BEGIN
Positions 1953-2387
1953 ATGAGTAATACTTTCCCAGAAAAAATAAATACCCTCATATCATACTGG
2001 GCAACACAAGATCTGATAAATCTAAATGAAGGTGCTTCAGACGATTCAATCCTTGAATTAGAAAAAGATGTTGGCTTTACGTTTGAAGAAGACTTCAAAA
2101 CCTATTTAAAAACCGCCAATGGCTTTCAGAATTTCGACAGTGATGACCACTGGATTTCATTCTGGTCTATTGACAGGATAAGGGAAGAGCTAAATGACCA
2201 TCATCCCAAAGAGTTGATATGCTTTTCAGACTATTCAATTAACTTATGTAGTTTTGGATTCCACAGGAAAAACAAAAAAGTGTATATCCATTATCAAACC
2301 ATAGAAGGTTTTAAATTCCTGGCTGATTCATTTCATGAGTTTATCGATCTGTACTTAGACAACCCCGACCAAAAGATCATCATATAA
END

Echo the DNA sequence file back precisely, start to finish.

Positions 1953-2387
1953 ATGAGTAATACTTTCCCAGAAAAAATAAATACCCTCATATCATACTGG
2001 GCAACACAAGATCTGATAAATCTAAATGAAGGTGCTTCAGACGATTCAATCCTTGAATTAGAAAAAGATGTTGGCTTTACGTTTGAAGAAGACTTCAAAA
2101 CCTATTTAAAAACCGCCAATGGCTTTCAGAATTTCGACAGTGATGACCACTGGATTTCATTCTGGTCTATTGACAGGATAAGGGAAGAGCTAAATGACCA
2201 TCATCCCAAAGAGTTGATATGCTTTTCAGACTATTCAATTAACTTATGTAGTTTTGGATTCCACAGGAAAAACAAAAAAGTGTATATCCATTATCAAACC
2301 ATAGAAGGTTTTAAATTCCTGGCTGATTCATTTCATGAGTTTATCGATCTGTACTTAGACAACCCCGACCAAAAGATCATCATATAA